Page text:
A Conversation on Eating Disorders, the impacts of COVID, and new treatments
Warning: this article contains discussions of the onset, diagnosis and treatment of eating disorders.
In the 1970s, Dr. Allan Kaplan was a medical student looking for a calling within his field. He found it in an unexpected place as he passed a hospital room where an emaciated woman was being treated for anorexia. Over the next four decades, his work in the diagnosis and treatment of eating disorders would lead him to the very frontier of the human mind. Recently, we had the privilege to sit down with Dr Kaplan, MD MSc FRCP(C), to discuss his work and vision for his field of study.
While Dr. Kaplan’s specialty is the treatment of anorexia nervosa, the field of eating disorders recognizes three main types, namely anorexia, bulimia and binge-eating disorder. The latter two are characterized by the compulsive consumption of huge quantities of food; the former is characterized by a total aversion to eating, often leading to starvation in the name of thinness.
Anorexia bears the dubious distinction of being the most deadly of the three, with a mortality rate of one in five affected women. Yet no exact cause for anorexia is known, and the condition remains little understood. While the condition is believed to be approximately 70% genetic, Dr. Kaplan carefully highlights the fact that genes are not totally responsible: “genes load the gun”, he said, “but the environment pulls the trigger”.
In other words, as with other diseases, genes account for predisposition but not predetermination, and external influences are likely to push susceptible people towards action. Conventional wisdom points to environmental culprits such as social media, and the beauty and fashion industries’ omnipresent and pervasive beauty standards. However, Dr. Kaplan also points to a more recent trigger: the collateral effects of the pandemic on our mental health.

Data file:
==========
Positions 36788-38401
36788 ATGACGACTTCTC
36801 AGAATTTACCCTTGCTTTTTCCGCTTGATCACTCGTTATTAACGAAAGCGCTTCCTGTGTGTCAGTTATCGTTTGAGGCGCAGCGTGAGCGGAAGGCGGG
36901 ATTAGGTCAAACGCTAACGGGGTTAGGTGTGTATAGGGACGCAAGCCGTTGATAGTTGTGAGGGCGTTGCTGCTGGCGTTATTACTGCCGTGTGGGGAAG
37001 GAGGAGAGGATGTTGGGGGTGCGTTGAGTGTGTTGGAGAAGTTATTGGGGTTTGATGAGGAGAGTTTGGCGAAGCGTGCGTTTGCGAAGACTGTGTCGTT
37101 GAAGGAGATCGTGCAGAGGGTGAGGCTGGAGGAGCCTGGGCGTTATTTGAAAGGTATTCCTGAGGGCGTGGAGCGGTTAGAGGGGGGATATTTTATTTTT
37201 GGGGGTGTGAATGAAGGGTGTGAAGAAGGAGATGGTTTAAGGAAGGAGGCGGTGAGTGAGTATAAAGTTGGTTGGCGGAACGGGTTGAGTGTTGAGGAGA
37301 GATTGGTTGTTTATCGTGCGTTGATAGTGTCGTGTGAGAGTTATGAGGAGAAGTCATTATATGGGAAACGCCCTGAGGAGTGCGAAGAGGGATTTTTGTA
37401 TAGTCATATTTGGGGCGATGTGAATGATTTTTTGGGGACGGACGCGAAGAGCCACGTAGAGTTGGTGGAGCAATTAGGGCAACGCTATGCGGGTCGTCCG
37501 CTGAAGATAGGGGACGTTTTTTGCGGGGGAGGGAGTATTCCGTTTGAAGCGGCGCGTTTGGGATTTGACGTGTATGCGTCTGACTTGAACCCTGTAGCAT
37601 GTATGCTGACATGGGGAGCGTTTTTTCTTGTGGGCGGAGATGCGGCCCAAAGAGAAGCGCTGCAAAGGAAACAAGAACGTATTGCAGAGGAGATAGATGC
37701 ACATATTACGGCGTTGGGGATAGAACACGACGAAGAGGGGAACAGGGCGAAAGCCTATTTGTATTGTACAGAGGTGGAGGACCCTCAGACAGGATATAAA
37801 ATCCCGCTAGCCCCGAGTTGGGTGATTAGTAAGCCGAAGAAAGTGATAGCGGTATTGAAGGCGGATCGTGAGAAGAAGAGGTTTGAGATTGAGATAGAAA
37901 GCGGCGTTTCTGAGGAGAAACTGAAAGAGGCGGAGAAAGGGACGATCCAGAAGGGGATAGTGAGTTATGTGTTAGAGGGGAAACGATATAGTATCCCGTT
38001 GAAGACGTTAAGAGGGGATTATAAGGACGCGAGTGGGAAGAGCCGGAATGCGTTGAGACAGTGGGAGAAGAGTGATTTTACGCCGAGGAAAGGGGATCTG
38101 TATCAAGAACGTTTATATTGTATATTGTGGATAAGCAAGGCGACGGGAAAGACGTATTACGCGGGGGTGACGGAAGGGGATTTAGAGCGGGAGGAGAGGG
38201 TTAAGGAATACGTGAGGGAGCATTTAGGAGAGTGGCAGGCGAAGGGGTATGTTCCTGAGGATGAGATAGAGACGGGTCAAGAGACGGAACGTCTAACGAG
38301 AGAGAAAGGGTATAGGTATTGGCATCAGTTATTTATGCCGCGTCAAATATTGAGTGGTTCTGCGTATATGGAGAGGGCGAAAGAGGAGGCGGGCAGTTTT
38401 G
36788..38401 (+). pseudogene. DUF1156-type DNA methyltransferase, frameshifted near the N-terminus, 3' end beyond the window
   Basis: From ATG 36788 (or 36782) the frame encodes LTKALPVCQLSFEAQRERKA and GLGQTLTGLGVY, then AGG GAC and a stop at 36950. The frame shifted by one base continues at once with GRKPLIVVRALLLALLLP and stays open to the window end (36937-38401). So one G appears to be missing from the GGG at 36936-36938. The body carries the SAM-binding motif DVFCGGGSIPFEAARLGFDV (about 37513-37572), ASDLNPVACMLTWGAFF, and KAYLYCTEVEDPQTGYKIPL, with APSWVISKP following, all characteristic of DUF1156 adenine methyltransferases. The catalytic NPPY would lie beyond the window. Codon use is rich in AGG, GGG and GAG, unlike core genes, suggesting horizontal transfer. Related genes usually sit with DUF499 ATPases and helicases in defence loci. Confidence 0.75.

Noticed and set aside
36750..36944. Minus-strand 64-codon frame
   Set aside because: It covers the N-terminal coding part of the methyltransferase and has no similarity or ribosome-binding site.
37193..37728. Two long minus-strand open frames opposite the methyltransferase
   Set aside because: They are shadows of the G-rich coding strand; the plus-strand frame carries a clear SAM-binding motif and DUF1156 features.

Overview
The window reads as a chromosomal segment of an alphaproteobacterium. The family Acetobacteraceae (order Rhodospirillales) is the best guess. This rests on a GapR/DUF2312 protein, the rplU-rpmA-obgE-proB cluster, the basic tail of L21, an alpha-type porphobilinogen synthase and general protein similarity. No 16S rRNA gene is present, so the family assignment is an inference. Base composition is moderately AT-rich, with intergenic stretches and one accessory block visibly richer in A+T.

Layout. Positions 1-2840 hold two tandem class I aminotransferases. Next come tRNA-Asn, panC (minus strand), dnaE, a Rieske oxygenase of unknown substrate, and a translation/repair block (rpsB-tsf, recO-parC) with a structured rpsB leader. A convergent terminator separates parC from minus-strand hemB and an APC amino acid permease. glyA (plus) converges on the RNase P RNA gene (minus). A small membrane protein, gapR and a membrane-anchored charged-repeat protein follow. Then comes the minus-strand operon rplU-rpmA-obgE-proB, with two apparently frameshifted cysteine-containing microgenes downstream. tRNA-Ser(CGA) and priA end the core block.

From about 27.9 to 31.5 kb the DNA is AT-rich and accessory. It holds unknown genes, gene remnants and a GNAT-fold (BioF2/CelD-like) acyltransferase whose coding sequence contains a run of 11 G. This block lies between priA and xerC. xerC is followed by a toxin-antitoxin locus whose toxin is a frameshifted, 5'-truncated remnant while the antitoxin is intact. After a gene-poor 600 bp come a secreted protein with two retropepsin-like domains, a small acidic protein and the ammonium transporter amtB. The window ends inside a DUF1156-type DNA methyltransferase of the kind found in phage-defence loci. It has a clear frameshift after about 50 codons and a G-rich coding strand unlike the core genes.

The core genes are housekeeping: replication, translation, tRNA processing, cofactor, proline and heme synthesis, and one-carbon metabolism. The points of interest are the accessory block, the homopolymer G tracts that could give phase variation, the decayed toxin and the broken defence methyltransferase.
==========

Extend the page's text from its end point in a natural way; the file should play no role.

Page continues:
“COVID has dehumanized us”, he says, describing the isolation and fear of contagion that has become indistinguishable from fear of close contact with others since March of 2020. From being trapped inside and engaging with anxiety-provoking media, to the effects of being constantly on-camera in Zoom meetings, to the bodily changes resulting from being less physically active, the pandemic has been “the antithesis of a mentally healthy environment”, and has exacerbated poor mental health for many people – anorexia patients among them.
Many people had to get used to new lifestyles and even new bodies during the pandemic, and this led to poor mental health outcomes for some. Even certain mental health treatment had to change to an online setting; Dr Kaplan cited patients’ reluctance to turn on their cameras as a symptom of struggle with body image and food. “The only real drug for anorexia – and I’m not trying to be facetious”, said Dr. Kaplan, “– is food.” The real question is how to get anorexic patients to eat, and how to override the pathological fear of weight gain. Dr. Kaplan’s research has taken him to an unlikely ally: psychedelics.